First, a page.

The Era of the 'Debrand'

Should your business be considering 'debranding'?

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As design develops and transforms, brands have always got one eye out and an open mind for whatever is capturing the corporate zeitgeist around them. Where some pioneering brands will step forward to pave the way for the new normal, other brands are more than happy to follow suit and put their twist on what's current. As brand builders with a range of experience across all industries, we’ve seen plenty of innocuous trends come and go. Rather than jumping into any flash in the pan fads, we're always on the lookout to craft a lasting design that provides brands with longevity. But some developments are impossible to ignore.

Not as much a trend as a complete corporate shift, we’ve seen - and even developed - first-hand the increasing need for brands to strip themselves back and ‘debrand’ to fit new digital cultures and climates. But it’s the mark of great design when, even with reduced elements and less room for manoeuvring, you can still effectively tell a story.

What is Debranding?

In an era of digital excess, you can't blame designers for pushing trends as far as they could go. With new technologies and ideas on the up, brands wanted bold. In recent years, brands have noticed that overzealous design can often come at the expense of all other elements and messaging. As a reaction, debranding has come to symbolise a back-to-basics approach for some of the market's leading brands, stripping back on software overconsumption for a more mature approach, jumping from cartoonish to corporate to authentic, appearing more professional and of course, fashionable.

Where brands would do just about anything to get in your face and grab your attention no matter how brash or elaborate, any goodwill they once had with consumers is in danger of being burnt through. Reaching for the opposite approach, debranding is a way to distance the brand from the soulless sales-obsessed, trying too hard corporate image that consumers often see them as. A more authentic and minimalist route to take, debranding often sees brand elements flattened (if not removed in their entirety), colours reduced to become more subtle, whilst white space and breathing room are increased to give a more spacious and atmospheric feel, allowing for a clean break from prior iterations and offering a breath of fresh air for fatigued audiences. Whilst risking appearing generic, debranding shows corporations shying away from the stand-out recognisable symbols that many have become. As a result, often only the biggest and most iconic brands can get away with a complete strip-down to trim off some of the stodginess that is often attached to their larger-than-life image and histories.

Examples of ‘Debranding’ & Simplified Logos

Why are Brands ‘Debranding’ and Simplifying Logo’s

Trust

The bottom line for many organisations is that consumer trust in their favourite brands isn’t quite what it once was. Trust is down whilst cynicism towards corporate culture has rocketed. As a result of the obtrusive and overwhelming nature of modern marketing, and the fact that there are very few safe spaces to get away from the flurry of ads we are all subjected to on the daily, consumers are no longer as susceptible to a brand’s selling tactics. Even the most ‘bulletproof’ of brands have felt desperate to regain the public’s trust and earn back some credibility. Colossal corporations and behemoth brands understand many consumers have turned away from faceless corporate structures, opting to shop locally and independently instead. The ideal response to this shift, debranding allows brands to appear more authentic and dependable, taking away some of the bite and wariness that has grown towards big corporate branding.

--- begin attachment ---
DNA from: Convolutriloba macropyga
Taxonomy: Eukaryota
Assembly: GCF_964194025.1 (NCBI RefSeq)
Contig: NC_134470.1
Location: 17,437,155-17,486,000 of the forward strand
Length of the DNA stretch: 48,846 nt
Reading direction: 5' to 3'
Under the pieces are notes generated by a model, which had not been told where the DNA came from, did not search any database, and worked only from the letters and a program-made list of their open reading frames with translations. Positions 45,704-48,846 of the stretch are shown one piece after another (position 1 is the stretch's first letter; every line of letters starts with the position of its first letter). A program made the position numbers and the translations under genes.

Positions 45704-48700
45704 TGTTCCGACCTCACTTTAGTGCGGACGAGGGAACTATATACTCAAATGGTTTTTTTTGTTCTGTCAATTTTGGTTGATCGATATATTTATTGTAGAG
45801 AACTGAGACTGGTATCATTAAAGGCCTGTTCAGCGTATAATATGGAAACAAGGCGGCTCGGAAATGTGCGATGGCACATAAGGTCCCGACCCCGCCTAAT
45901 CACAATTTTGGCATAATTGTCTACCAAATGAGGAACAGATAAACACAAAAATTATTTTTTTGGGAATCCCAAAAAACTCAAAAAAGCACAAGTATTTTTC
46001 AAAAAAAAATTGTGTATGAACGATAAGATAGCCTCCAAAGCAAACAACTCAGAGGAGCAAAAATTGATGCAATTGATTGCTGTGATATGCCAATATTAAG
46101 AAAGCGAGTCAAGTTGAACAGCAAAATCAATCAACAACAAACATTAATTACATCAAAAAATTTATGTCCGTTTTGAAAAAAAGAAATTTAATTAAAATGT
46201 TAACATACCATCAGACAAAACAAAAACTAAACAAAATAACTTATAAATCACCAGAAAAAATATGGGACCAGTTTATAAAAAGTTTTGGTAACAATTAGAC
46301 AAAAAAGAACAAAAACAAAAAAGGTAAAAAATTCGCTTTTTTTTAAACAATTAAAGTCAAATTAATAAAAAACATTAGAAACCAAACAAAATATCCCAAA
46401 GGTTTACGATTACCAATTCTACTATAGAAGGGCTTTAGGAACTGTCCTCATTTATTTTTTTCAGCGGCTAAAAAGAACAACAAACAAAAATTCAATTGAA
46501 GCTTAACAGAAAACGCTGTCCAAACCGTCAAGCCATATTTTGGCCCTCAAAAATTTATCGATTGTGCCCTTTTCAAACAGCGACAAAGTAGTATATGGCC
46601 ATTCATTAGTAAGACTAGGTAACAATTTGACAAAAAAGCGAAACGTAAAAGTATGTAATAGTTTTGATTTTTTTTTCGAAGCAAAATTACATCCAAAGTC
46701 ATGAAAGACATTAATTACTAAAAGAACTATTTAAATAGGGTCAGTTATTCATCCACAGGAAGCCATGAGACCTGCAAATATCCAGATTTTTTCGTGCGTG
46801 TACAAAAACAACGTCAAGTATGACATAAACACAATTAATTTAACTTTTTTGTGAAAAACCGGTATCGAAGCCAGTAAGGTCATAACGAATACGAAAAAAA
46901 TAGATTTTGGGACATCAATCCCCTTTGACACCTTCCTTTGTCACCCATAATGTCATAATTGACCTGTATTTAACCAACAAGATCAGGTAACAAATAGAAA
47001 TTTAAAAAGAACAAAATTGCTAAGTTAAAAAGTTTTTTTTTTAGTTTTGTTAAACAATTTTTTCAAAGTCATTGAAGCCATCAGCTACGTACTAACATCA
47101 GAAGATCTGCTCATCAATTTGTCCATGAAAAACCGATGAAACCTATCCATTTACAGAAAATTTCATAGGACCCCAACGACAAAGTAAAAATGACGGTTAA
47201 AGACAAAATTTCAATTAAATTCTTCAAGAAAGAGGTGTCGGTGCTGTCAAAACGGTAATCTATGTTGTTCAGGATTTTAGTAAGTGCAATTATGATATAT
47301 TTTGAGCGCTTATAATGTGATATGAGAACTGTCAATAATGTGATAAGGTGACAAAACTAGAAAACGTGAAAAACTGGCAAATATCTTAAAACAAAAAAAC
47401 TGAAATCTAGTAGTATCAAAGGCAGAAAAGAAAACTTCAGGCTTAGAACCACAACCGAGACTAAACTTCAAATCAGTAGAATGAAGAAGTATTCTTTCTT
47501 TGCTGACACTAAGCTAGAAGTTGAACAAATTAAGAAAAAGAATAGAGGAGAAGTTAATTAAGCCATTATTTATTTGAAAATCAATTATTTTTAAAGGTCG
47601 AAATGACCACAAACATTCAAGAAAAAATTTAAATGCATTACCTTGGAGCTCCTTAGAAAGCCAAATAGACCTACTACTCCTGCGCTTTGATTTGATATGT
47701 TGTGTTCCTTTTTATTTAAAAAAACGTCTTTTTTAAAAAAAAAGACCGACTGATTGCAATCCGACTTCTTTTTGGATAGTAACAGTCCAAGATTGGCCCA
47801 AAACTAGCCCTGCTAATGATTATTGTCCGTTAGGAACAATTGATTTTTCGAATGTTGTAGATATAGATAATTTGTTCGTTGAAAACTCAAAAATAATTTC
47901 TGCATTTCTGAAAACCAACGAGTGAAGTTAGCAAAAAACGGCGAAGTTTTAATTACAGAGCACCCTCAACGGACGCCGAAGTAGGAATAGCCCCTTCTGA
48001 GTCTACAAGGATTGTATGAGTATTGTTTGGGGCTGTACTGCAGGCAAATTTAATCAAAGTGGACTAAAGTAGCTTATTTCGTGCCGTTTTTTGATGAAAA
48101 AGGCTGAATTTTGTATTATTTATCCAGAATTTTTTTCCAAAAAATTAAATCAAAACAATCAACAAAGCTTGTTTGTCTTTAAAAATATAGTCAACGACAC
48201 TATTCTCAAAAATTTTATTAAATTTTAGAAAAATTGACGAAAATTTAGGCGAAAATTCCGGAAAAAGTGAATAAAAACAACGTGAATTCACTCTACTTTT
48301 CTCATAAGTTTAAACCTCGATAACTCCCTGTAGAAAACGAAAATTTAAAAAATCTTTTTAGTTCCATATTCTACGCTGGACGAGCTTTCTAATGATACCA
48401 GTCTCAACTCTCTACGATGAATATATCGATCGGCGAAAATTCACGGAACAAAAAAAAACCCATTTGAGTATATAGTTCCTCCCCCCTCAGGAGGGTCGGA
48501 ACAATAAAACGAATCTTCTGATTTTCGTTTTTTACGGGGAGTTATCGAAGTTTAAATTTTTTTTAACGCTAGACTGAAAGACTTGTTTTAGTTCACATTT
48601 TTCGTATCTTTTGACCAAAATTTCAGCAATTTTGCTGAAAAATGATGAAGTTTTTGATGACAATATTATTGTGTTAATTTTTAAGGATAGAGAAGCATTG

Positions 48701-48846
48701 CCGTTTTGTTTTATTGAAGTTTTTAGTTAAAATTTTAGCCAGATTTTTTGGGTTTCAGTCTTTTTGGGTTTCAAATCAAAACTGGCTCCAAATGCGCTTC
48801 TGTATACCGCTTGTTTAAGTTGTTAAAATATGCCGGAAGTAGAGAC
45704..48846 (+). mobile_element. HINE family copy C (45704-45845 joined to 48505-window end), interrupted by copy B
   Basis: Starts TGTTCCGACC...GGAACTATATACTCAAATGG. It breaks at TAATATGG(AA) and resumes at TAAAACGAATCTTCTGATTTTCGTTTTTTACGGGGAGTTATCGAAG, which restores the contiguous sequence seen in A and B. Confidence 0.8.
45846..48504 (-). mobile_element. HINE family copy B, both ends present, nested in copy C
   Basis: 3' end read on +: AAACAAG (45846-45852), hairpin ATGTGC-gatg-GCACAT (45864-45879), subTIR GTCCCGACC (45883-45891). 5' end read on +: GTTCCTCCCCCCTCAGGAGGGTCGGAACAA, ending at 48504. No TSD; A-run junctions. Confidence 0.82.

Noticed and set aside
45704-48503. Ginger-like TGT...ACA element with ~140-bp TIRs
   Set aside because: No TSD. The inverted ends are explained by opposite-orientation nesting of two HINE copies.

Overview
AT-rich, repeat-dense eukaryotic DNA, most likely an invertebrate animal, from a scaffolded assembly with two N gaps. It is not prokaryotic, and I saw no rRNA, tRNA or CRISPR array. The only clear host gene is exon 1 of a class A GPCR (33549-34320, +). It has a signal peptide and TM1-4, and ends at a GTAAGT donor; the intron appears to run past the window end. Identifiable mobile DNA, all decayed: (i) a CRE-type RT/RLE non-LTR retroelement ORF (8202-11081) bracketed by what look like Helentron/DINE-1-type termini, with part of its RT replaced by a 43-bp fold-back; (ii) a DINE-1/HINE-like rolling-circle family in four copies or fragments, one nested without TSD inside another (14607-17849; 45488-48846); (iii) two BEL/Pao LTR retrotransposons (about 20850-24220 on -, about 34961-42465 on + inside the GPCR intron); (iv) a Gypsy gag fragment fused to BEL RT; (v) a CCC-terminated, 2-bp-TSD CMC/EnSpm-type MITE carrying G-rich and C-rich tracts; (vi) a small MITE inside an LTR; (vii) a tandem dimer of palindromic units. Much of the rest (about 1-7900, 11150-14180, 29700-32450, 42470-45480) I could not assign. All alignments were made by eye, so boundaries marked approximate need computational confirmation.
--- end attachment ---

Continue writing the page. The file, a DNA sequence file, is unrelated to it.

More than a Logo

Before a brand flourishes, it will often do what it can to get noticed and seen so it can grow but as time goes on and they become more established, everything that made them great and got them their initial, committed and loyal audience can also hold them back. The rashness or idiosyncrasies that made the brand what it was can be limiting when the brand wants to move forward and target new markets for a broader appeal. Taking the bold step of debranding or tinkering with your brand elements and changing the formula that has brought you success, and doing it with confidence too, is a powerful move that not any old brand has the authority to do. Ditching what has brought you success and breaking free from the shackles your previous brand was limiting you to (no matter how well-known or iconic it was) has the potential to elevate the largest brands even further, adding an impactful level of prestige to their marketing approach. Sometimes, less is more. By letting your reputation and awareness speak for itself, without the logo and design that everyone has come to know, your brand exudes a confidence and control very few can afford. Your brand can become more than its logo.

Mobile-First Design

Where once brands wanted logos to be as big as possible to stand out on shop shelves and print ads, now the challenge is for brands to shrink and strip everything down into a digital box that fits perfectly on phone screens and digital platforms. So, a return to a more 2D format is what many are striving towards. Whether through a digital watch or app icon, creating a logo – and a brand – that is so recognisable and distinct that it only needs a fraction of the pixels it once did is the end goal for any brand manager.

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